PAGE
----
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Zenith, AT&T; Join to Develop High-Definition Television

Times Staff Writer

Zenith, the only U.S. maker of television sets, and AT&T; said Tuesday that they have teamed up to develop a high-definition television system.

Addressing concerns that foreign competitors are winning the race to develop HDTV equipment, Zenith Chairman Jerry Pearlman predicted that the partnership would yield “winning American technology” that will “allow the U.S. to leapfrog the Japanese and Europeans.”

Zenith and AT&T; were among 40 to submit high-definition television proposals to the Defense Advanced Research Projects Agency, an arm of the Defense Department. The agency, which has earmarked $30 million for development of HDTV systems, is expected to award contracts in April.

The identities of the other companies competing for government funding couldn’t be learned late Tuesday. However, industry sources said IBM, Tandy, Sun Microsystems and SRI International were known to have at least considered a proposal. The deadline for submitting proposals was Monday.

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“It is encouraging to know there has been this kind of response,” said Pat Hill Hubbard, vice president for science and technology policy for the American Electronics Assn. “We’re very pleased.”

The Defense Department, which uses HDTV technology in certain weapons systems, invited proposals for the technology last December. The department said it expected the technology to have consumer applications but that it would “by no means solve the HDTV problem.”

Some economists and electronics industry officials have expressed concern that unless U.S. firms catch up to Japanese competitors in HDTV development, this nation will lose out on another key consumer electronics market.

The Japanese started work on HDTV--a wide-screen television with well-defined, color pictures--in 1970. Since then, the Japanese have developed cameras, tape recorders and broadcasting equipment for the new high-definition format. Next year, high definition-television will become available to Japanese viewers. But the televisions will cost a lot--about $4,000.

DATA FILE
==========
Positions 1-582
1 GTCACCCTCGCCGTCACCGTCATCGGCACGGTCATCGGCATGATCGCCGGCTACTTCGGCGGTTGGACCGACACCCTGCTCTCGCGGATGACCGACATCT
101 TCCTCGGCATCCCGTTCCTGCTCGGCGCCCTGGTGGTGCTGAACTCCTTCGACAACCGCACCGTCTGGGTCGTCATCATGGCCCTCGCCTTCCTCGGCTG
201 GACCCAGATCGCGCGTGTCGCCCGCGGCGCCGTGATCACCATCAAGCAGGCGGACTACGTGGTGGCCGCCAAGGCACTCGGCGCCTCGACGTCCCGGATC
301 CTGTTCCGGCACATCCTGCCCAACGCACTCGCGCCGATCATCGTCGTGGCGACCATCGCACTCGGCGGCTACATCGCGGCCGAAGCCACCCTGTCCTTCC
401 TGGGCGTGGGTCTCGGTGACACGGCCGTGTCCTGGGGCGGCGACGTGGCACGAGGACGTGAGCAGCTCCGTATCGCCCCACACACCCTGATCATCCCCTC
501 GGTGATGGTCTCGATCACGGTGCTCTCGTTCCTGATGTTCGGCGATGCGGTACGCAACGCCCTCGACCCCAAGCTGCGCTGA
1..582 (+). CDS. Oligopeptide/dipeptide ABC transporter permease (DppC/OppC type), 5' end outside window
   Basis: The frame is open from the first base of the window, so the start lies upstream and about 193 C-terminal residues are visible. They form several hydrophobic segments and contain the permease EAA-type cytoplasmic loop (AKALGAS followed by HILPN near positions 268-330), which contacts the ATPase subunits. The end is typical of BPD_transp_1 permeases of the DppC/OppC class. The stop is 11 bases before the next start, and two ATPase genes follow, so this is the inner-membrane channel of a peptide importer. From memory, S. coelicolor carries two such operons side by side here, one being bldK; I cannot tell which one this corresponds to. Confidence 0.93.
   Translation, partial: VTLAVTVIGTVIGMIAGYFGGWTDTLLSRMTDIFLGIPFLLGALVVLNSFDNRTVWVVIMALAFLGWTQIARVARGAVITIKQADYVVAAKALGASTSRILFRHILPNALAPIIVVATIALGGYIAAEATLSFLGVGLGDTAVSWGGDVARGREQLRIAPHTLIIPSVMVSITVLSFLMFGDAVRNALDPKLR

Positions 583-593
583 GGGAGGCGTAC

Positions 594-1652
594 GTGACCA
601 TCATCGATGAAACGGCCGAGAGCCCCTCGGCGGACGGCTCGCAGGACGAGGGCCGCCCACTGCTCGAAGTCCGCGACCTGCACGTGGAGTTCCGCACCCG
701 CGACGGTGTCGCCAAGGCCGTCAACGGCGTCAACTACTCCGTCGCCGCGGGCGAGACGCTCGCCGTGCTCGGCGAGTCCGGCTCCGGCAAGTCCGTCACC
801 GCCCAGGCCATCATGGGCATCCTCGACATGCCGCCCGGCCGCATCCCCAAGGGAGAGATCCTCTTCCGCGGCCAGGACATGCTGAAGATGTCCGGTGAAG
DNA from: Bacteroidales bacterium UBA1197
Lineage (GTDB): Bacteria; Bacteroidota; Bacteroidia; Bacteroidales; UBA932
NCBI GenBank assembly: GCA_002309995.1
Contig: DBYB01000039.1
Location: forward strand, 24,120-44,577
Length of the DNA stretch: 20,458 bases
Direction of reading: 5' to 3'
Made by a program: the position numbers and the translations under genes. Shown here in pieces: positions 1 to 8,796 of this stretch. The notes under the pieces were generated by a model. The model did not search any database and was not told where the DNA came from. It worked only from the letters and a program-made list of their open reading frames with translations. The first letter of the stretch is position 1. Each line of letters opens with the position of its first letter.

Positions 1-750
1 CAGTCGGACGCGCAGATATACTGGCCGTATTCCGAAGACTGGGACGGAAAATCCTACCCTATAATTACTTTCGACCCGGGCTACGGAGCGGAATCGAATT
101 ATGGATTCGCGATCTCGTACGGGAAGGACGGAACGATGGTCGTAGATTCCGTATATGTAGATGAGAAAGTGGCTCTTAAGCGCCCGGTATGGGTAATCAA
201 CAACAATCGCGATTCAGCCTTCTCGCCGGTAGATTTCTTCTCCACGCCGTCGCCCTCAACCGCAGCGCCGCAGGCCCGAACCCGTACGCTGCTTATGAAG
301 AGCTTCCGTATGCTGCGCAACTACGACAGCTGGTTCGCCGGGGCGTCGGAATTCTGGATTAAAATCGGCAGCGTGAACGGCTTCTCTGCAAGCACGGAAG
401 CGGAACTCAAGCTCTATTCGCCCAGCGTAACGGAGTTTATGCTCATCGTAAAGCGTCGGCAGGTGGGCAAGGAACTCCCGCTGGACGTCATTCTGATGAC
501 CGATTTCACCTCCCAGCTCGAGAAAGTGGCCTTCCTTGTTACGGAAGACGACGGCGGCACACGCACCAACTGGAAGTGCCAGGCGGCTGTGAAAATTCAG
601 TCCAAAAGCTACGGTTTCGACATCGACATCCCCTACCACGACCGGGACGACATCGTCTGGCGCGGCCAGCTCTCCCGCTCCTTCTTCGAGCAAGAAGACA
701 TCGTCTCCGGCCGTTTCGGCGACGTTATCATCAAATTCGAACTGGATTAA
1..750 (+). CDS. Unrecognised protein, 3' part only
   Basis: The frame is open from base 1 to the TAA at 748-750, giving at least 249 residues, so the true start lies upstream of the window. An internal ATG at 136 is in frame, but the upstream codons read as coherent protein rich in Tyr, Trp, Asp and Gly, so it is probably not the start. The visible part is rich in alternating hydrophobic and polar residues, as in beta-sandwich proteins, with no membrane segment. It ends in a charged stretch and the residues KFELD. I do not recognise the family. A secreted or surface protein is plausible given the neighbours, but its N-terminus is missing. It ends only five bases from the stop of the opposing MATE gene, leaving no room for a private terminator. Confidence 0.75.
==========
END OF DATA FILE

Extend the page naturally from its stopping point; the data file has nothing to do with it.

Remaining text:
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Last month, 16 U.S. companies, including Zenith, IBM, Apple Computer and Texas Instruments, agreed to work on setting up a partnership to fund development of high-definition TV sets. Besides conducting research, the group would also license HDTV technology to other U.S. companies.

The Defense Department said it will award $15 million for development of a device that will receive high-definition signals and another $15 million for a device that will display a high-definition picture. The two devices would ultimately provide the basis for an HDTV television set.

Jan Bodanyi, a department spokeswoman, said the government would pick one proposal in each area, and possibly more.

Zenith and AT&T; will work on developing the technology to receive the HDTV signals. The proposal asks for $13 million from the department. The total price tag would be $24 million, said Daniel S. Lankford, a vice president at AT&T; Microelectronics, one of the AT&T; units working on the project.

Lankford said Zenith and AT&T; separately submitted proposals for developing a display screen, the HDTV equivalent of a picture tube.

Lankford said that if AT&T; and Zenith failed to receive the government contract, research would continue, but more slowly. “We would have to reevaluate the time and resources devoted to the project,” he said.


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